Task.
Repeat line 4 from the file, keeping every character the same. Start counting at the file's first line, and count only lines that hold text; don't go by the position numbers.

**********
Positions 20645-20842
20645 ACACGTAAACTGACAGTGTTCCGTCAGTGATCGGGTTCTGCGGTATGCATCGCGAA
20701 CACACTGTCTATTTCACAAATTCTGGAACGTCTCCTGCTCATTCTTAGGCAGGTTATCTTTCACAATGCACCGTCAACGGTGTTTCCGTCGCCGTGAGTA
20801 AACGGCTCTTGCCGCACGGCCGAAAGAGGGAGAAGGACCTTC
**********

20801 AACGGCTCTTGCCGCACGGCCGAAAGAGGGAGAAGGACCTTC